8.3 An industry representative visits Loray Mills
"Richard H. Edmonds Pays Visit to Loray Mills." The Gastonia Daily Gazette, Gastonia, N.C., April 27, 1929, republished from the Charlotte Observer.
Richard H. Edmonds Pays Visit To Loray Mills
With an abundance of southern labor waiting to take jobs left by strikers, mill officials of this section have little to fear from strikers, said Richard H. Edmonds, editor of the Manufacturers’ Record of Baltimore, yesterday after making a study of the strike situation at Loray mills and other nearby manufacturing establishments.
Mr. Edmonds visited every department of the Loray mills yesterday, he said, and found that 1,147 people were at work out of a force of 1,150, which is employed when the mill is running full.
“There are plenty of strikers, but their jobs are all taken by people who are glad to work,” he said. Mr. Edmonds quoted the Loray officials as saying that they didn’t intend to hire any of the strikers again.
There doesn’t seem to be any real grievance,” according to Mr. Edmonds. “The strike leaders have just gotten a hold in a mill where labor conditions are worse than anywhere else in this locality, where the labor turnover is the heaviest in the section, and where the worst class of labor to be found anywhere near is located,” he declared.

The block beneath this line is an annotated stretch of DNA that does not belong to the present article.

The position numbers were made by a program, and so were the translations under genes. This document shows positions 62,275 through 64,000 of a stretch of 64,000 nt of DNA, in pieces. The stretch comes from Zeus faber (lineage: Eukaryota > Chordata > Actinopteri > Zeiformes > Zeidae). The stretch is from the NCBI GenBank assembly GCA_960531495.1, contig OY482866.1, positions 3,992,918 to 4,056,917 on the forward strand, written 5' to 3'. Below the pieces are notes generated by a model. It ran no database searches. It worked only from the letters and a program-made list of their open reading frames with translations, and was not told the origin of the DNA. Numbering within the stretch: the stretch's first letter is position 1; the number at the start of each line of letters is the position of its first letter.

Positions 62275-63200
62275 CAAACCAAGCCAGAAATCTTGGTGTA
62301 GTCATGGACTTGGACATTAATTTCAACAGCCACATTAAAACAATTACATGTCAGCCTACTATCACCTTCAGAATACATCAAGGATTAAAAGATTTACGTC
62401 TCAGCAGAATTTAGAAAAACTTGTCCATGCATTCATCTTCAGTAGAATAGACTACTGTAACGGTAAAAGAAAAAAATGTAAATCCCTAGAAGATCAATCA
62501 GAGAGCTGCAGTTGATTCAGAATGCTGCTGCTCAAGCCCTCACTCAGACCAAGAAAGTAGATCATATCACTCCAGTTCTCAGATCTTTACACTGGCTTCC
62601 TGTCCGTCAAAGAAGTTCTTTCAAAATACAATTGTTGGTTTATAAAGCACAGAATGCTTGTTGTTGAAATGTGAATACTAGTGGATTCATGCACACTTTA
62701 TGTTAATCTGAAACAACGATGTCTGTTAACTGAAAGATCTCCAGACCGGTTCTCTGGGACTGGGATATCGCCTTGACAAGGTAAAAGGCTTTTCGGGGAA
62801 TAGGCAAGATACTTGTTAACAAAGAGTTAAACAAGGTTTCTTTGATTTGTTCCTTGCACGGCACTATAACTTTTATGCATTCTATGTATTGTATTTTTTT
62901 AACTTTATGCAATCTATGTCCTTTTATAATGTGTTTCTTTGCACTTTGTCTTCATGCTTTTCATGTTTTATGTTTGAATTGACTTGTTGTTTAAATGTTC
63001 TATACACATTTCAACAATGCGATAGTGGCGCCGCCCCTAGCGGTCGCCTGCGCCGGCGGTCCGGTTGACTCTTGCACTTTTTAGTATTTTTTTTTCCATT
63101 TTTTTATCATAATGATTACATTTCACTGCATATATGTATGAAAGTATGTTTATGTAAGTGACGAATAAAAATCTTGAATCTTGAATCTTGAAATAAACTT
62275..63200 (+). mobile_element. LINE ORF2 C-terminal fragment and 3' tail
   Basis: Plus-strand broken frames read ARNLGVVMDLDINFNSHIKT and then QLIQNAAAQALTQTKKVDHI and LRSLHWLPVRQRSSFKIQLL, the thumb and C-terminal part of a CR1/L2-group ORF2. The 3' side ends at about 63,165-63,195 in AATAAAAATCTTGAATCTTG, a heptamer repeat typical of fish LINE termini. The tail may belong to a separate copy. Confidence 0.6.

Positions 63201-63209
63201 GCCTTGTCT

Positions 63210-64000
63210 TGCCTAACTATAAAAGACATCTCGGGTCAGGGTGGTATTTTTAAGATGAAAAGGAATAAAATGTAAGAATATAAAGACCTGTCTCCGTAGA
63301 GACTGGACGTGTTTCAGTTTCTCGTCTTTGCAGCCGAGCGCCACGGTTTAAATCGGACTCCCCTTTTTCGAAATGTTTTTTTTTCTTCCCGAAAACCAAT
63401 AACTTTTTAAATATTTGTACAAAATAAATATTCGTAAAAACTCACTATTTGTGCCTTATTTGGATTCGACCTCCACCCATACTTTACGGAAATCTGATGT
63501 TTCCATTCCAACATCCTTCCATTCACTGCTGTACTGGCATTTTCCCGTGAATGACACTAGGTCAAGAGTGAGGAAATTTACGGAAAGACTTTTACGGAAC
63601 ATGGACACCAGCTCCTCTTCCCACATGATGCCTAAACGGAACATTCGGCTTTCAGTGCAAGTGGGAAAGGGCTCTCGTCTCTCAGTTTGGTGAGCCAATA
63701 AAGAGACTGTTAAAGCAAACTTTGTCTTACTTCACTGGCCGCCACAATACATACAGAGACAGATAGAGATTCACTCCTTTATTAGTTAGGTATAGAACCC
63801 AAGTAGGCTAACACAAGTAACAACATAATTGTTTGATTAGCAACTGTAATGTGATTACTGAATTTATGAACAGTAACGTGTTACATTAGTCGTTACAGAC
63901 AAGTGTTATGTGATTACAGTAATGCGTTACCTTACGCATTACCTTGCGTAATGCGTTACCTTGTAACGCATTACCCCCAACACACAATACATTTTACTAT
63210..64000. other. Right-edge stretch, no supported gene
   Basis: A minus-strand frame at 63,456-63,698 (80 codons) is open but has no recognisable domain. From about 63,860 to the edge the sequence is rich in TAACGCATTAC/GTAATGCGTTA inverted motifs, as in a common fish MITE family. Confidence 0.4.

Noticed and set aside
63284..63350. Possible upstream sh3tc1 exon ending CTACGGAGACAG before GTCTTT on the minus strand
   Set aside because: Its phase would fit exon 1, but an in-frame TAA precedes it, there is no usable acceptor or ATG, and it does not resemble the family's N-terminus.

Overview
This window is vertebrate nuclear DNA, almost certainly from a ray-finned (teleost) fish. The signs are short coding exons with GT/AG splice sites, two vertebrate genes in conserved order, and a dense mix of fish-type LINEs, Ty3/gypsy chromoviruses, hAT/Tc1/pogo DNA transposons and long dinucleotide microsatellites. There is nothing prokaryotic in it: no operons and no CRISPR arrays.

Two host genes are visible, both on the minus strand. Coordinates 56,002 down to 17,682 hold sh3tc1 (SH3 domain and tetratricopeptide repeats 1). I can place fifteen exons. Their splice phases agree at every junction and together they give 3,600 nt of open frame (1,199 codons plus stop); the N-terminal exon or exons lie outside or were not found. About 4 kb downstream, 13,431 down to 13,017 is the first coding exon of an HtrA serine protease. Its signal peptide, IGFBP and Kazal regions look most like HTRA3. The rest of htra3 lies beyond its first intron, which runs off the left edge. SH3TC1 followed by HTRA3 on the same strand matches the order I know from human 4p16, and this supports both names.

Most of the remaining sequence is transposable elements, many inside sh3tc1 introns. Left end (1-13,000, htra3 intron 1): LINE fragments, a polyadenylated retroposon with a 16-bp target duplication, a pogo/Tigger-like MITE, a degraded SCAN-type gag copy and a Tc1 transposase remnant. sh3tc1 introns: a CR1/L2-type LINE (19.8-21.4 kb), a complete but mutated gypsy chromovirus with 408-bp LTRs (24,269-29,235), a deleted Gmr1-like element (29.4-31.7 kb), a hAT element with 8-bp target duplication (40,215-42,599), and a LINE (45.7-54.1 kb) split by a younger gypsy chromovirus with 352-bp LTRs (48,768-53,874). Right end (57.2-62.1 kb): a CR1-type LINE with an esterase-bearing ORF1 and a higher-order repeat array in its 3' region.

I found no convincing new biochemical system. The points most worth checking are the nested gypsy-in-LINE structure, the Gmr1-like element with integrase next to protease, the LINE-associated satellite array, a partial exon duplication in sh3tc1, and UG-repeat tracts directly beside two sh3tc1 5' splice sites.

This is a condition found in many places where the mill houses only a portion of the employees and the transient help rents from commercial landlords, in the opinion of Mr. Edmonds. The Loray management is now building a number of houses to do away with this condition.
Mr. Edmonds found the strikers well fed, he said, although no one knows how long the landlords are going to let them remain in their houses. Most of them are anxious to talk about their troubles and tell great stories of how there are many workers working for wages of from $6 to $9 on full time, but investigation shows that they are all making $10 to $15 and no concrete evidence of lower wages can be obtained, according to Mr. Edmonds.
Mr. Edmonds had little of complimentary nature to say about the strikers. One of them, he declared, “told me he’d just been released from an insane asylum before getting his job at Loray. Another, a woman, must have been vaccinated with a victrola needle—she had such a line of complaints to make.”
He described the crowds of strikers as a “cesspool of humanity” and said that Beal had badly misled them in a number of ways. Mr. Edmonds returned to Baltimore yesterday.